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Ubisoft announced plans for their new DRM (Digital Rights Management) this week, ready for Assassin’s Creed 3.

“We realised there were flaws with our previous piracy protection measures.” Max Béland, creative director of Splinter Cell: Conviction, explained.

He referred to the 256 character CD keys, install limits, frequent online activation and their most recent DRM attempt that formatted the entire hard drives of suspected pirates.

Although not explicitly mentioned, this new change was likely prompted by the waves of complaints and lawsuits over the loss of irreplaceable family photos, important work data and ‘that novel you’ve been working on for years’.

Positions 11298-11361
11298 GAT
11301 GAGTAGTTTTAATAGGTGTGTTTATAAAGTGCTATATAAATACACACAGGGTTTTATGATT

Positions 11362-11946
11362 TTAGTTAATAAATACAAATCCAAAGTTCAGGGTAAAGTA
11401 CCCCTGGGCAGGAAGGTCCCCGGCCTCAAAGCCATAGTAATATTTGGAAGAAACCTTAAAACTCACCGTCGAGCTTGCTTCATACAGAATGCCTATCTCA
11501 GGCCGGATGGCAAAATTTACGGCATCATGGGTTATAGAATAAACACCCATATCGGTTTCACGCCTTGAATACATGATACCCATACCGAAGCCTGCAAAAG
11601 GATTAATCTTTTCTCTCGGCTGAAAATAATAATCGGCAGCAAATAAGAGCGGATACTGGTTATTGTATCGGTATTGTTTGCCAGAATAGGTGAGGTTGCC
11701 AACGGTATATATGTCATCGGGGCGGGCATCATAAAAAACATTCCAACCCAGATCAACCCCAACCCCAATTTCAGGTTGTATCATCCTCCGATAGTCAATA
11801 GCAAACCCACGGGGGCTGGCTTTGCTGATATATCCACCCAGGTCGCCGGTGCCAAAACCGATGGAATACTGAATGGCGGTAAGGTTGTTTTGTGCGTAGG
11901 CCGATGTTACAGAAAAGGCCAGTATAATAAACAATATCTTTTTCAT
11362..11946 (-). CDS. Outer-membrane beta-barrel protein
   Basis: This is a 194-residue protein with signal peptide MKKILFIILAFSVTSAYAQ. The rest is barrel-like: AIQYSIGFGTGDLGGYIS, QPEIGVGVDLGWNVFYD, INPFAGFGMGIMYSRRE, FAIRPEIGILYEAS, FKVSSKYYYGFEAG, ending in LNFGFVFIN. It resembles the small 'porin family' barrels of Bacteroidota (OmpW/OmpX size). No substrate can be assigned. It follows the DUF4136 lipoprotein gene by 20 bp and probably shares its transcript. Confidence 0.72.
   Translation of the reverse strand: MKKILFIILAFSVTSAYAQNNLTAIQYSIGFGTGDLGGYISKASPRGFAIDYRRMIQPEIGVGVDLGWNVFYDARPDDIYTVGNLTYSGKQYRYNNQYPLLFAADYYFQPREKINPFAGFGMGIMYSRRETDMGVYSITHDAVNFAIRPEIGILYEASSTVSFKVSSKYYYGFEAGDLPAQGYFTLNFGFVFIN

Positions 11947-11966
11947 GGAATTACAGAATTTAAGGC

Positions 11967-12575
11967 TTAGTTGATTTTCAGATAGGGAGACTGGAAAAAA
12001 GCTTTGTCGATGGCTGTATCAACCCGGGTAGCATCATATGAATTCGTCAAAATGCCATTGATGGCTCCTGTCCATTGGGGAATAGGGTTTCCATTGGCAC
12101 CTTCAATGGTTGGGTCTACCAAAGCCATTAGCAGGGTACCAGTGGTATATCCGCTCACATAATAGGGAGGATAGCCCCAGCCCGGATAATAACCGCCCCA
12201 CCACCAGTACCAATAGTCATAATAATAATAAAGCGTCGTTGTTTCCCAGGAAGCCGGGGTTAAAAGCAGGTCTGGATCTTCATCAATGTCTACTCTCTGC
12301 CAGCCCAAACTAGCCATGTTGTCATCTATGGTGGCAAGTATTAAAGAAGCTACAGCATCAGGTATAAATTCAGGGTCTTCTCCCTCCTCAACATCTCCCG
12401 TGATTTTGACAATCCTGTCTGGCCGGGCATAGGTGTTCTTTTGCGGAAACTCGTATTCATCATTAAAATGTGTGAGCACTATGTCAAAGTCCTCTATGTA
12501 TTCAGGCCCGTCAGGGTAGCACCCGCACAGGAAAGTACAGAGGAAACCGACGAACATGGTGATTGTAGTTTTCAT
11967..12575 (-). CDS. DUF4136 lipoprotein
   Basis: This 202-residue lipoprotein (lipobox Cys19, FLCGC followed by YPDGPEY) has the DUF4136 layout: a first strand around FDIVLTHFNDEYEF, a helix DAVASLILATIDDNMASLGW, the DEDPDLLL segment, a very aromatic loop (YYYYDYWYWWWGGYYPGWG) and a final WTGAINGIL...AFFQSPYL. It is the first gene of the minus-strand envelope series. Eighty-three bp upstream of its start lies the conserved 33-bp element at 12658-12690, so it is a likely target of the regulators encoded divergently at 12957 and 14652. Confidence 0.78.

An Ubisoft spokesperson was quick to concede that the new DRM system does require an internet connection, but only for a one time use. The game simply connects to Ubisoft’s website and downloads necessary malware for retinal scanning, DNA profiling and satellite transmission.

Once the consumer has input their data, it will be sent to a DRM satellite controlled by Ubisoft Montreal. The satellite will check the data and scan the globe to find anyone with a similar genetic sequence, where upon it will deploy their new Ubi Space Death Laser™ to instantly incinerate the consumer and any possible family members that side of the planet.

When asked how this revolutionary new system will differentiate between pirates and genuine consumers, the spokesperson turned around and muttered something in French before disappearing in a puff of smoke.

More on this story as it develops.


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